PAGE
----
Updated: Jan 12, 2020
I recently got my hands on several amazing old documents dating back to 1941 about the MCAT. The oldest document chronicled the start of testing medical students to predict if they could complete a rigorous medical curriculum. So, the original test was NOT taken by pre-medical students! BUMMER!
Originally named the Scholastic Aptitude Test for Medical Students, the idea of testing came about when the med school dropout rate soared from 5% to 50% in the 1920s. The thought was that too many people who could not complete medical school were being admitted. This was seen as a disservice to public health and to the individuals who were rejected from medical school who would have otherwise successfully graduated.
After many studies, a committee concluded that the best predictor for completing medical school is a combination of the test and pre-medical grades! They even recommended considering personality factors for admission! What criteria were they using before??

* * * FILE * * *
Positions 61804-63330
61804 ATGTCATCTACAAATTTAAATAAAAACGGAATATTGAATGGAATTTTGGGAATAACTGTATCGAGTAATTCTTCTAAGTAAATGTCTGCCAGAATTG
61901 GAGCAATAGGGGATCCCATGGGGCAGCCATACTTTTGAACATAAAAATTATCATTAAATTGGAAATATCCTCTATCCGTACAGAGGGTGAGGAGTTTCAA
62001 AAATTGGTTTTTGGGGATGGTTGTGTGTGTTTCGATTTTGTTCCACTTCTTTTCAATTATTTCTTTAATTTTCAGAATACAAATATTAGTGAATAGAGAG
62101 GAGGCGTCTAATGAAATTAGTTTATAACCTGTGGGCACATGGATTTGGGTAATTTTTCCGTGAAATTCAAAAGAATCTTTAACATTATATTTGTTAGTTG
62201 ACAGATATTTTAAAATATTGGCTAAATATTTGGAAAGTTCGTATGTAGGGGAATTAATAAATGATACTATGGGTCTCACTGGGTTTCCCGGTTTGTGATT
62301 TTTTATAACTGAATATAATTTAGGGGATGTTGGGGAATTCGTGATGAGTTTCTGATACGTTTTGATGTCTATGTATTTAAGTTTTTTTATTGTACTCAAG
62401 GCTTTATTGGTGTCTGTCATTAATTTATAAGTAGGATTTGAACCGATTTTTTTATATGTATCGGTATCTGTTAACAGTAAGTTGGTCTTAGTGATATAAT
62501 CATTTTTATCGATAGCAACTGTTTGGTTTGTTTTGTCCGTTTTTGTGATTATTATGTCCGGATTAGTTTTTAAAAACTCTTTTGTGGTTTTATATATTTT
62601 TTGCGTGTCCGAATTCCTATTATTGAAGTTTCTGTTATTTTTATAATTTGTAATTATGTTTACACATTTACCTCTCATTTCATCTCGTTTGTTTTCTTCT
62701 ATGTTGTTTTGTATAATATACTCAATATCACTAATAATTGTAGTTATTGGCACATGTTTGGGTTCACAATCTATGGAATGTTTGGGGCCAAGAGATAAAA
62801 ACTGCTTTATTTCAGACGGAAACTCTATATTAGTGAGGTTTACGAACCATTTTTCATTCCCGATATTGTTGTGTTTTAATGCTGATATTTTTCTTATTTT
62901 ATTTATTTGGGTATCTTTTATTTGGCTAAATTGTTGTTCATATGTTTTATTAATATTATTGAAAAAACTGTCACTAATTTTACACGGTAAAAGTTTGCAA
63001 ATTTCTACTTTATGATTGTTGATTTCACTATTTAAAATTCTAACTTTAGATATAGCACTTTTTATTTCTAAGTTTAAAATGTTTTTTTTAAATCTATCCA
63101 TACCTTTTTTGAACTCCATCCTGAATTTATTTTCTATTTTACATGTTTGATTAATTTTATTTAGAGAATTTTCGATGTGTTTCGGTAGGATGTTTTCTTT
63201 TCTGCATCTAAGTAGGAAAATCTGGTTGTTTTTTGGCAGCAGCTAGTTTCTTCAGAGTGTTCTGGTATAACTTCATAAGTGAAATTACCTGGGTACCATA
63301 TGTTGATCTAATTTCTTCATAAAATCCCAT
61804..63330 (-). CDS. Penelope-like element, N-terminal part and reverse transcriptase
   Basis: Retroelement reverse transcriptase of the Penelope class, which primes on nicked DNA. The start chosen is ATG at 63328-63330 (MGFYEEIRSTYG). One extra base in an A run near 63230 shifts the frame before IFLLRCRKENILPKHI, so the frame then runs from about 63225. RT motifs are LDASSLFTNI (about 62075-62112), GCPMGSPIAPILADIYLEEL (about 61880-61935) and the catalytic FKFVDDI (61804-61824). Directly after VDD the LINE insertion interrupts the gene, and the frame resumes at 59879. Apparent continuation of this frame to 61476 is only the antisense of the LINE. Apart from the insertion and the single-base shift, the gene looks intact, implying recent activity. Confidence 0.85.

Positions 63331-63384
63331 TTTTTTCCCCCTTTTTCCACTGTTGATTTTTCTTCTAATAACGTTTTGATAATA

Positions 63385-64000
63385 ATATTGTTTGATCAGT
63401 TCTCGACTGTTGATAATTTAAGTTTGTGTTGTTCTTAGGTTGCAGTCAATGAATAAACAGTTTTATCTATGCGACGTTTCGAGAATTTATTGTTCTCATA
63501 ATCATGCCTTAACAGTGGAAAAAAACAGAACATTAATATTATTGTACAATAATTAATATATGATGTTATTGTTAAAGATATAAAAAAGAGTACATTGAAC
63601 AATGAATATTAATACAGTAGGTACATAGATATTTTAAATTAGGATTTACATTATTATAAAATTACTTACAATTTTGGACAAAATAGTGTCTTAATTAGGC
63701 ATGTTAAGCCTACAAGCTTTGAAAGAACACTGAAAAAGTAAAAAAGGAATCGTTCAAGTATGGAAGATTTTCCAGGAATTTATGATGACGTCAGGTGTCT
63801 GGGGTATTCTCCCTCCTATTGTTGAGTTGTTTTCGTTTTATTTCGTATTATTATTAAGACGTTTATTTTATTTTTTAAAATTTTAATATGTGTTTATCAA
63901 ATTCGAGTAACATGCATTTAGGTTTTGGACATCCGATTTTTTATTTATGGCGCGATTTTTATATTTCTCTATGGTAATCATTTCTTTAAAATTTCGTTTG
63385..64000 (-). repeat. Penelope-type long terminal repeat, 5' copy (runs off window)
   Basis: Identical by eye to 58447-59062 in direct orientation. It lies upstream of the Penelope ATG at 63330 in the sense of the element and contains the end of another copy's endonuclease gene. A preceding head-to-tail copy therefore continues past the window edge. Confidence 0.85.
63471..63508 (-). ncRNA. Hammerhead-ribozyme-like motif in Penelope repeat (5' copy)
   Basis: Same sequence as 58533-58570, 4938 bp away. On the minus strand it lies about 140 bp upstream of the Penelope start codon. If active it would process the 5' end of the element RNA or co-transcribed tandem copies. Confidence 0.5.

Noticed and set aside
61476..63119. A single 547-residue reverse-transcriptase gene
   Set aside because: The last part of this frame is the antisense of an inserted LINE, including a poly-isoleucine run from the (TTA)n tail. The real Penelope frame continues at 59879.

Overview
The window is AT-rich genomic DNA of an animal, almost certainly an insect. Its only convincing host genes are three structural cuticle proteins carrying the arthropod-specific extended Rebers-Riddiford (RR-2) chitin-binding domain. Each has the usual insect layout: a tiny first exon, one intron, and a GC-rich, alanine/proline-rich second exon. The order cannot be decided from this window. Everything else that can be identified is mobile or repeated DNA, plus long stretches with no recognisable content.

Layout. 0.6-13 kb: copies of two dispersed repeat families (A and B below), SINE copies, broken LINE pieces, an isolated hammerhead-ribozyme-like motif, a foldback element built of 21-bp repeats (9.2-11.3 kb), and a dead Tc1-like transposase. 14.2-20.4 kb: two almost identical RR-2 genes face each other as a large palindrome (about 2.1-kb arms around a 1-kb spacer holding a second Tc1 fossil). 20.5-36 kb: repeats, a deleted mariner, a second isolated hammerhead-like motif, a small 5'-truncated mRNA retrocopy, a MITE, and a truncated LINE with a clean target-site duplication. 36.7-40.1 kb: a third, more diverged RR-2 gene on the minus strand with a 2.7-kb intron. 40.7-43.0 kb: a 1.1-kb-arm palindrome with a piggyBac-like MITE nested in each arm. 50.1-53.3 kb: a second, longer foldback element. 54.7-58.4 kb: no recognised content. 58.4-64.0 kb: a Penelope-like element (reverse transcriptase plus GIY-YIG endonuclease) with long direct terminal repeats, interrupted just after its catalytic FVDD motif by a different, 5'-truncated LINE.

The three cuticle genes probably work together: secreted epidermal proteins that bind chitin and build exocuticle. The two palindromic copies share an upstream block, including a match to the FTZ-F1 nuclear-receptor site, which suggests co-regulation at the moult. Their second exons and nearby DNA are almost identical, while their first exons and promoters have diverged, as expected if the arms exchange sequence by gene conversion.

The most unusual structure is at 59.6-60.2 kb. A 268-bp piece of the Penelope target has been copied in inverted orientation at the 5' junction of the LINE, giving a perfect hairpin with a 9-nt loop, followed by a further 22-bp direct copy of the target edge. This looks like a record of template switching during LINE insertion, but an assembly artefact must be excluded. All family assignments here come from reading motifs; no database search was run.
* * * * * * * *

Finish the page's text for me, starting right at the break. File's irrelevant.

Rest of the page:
From 1946-1948, the test was called the Professional School Aptitude Test. It then was renamed the Medical College Admission Test and was on paper until January 2007 when it became electronic. Yes! I took it on paper!
Funny enough, the notion of including culture was ultimately rejected because people’s individual experiences were considered too diverse to test and it was felt that including cultural questions would just serve to increase the number of students taking cultural courses.
That notion has changed drastically, since MCAT 2015 will test the fundamentals of human behavior starting April 17. Let’s face it, human behavior is culture top-heavy!
While the MCAT is very important, the point is to recognize that even in the 1940s, the MCAT was not the sole determining factor of acceptance into medical school. So be strategic, study hard, and stand out!
Leave your questions about the MCAT in the comments!